How to Become a Press Release Pro
Press releases play an important role in society today. For some, mastering this particular skill may be a great boost to their success - if you’re keen on becoming a press release pro, it’s best that you, first, understand what a press release is and what purpose it serves.
So, what’s a Press Release?
To put short, a press release is a written communication which conveys straight-to-the-point information about an event, circumstance, or any sort of happening linked to a business or organization. These writings are provided to the media via an array of means – all in the purpose of generating hype for the subject.
Two Is Better Than One
There are two basic kinds of press releases. While some are “immediate release” pieces that allows anyone to repeat the information as soon as it is made public, others may have time limits that only permit particular media sources to repeat them as soon as it is released. Only after that will it be offered to other sources such as news services or websites to be published.
Let’s Get Down to Business
Press releases are vital element of all public relations strategy. If this is nailed, it would pique the curiosity of journalists and turn out as a gateway to greater coverage on the particular announcement. Does this sound tough? Well, rest assured this isn’t rocket science and anyone can be a PR pro in time!
Dress to Impress
Just like how our first impressions matter in the world, the same applies to the writing universe - this means, you have to dress to impress! Kick off your press release with a good, attention-grabbing headline that will sure pull in journalists on the hunt for good stories. That said, be sure that it is appealing as it is accurate.
Jump Right into It
Who isn’t busy these days – between jumping from meetings to meetings to scrolling through our never-ending Instagram feeds, we are often strapped for time. With that in mind, open your press releases by getting right to the point as this will be enough for those who only read the first few sentences and scan the remaining document.
Minimize Artsy, Maximize Hard Figures
As much as your press release should be appealing, it’s more important for it to be useful. So, pack on your press release with hard numbers that provide roots to your event or announcement. Press release readers are expecting the truth so make them believe what you’re saying and it will be much more compelling.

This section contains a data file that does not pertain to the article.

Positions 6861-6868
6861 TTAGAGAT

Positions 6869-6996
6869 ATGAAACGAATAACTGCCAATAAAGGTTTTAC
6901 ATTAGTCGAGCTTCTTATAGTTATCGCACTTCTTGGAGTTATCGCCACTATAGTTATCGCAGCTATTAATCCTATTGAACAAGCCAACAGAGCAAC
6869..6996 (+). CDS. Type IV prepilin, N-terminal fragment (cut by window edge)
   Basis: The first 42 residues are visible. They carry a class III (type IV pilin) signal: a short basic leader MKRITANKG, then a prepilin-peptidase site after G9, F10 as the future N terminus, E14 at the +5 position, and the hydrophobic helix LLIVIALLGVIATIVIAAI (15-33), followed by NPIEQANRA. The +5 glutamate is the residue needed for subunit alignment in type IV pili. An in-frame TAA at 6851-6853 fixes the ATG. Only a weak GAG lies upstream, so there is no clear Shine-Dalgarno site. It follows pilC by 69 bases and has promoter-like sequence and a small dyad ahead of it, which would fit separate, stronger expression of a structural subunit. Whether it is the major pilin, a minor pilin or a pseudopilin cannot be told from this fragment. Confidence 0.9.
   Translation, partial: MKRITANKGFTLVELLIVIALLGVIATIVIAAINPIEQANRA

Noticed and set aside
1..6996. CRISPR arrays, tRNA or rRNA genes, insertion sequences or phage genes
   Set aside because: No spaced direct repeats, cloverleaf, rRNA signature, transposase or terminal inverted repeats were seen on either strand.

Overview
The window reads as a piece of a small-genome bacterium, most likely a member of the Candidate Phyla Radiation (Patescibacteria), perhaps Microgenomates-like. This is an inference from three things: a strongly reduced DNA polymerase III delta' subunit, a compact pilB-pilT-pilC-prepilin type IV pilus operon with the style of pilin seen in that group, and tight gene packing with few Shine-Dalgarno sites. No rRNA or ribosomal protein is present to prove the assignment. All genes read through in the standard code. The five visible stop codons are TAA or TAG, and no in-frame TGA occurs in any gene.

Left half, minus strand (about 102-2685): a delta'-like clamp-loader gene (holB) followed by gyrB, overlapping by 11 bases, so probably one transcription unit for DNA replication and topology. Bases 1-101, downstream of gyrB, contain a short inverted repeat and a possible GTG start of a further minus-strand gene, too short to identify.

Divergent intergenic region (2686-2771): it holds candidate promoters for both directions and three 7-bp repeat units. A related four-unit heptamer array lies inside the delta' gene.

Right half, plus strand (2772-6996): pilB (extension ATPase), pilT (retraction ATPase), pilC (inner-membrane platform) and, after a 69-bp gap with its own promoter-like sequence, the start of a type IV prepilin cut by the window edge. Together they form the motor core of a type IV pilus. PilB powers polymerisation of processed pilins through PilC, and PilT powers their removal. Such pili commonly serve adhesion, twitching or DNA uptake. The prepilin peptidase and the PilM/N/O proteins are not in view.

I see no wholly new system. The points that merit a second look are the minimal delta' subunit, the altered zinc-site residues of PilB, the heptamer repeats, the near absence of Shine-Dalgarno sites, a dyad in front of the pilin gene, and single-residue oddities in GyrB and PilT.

Back to the Basics
When in doubt, use the 5W’s and H concept and you’ll never go wrong. For example:
• Who is this about?
• What is the news element?
• When is this happening?
• Where is this taking place?
• Why is this important?
• How is this taking place?
No Room for Grammar Slip-Ups
It’s not enough that you merely proofread your press release a couple of times; get other people around you to proofread it as well prior to it going public. It only takes one tiny mistake to dissuade a journalist or media organization from taking you seriously – you’re walking on eggshells here, so trample with care.
Give It a Dose of “Human”
Have you ever made eggs but forgot the salt? Notice how bland it tastes – well, that’s exactly how your press release would be if you skip on the real-life quotes. This is a vital source of flavour that is pretty hard to be replicated. Try to include a good quote from someone affiliated to the announcement to give it that does of human element.
Don’t Forget These Crucial Information!
The content should be hogging the spotlight but it wouldn’t matter if you forget to include the person in-charge of it or your own contact information for reporters to follow up with. Remember to include an e-mail address and phone number on the release copy, somewhere along the top of the page.
A Little More Wouldn’t Hurt
Yes, press releases should be, at best, one page long as journalists are more attracted to concise but condensed documents. However, this shouldn’t stop you from providing relevant links to the organization’s website as well as the brand itself so that prospective journalists will have easy access into learning about their mission and credibility.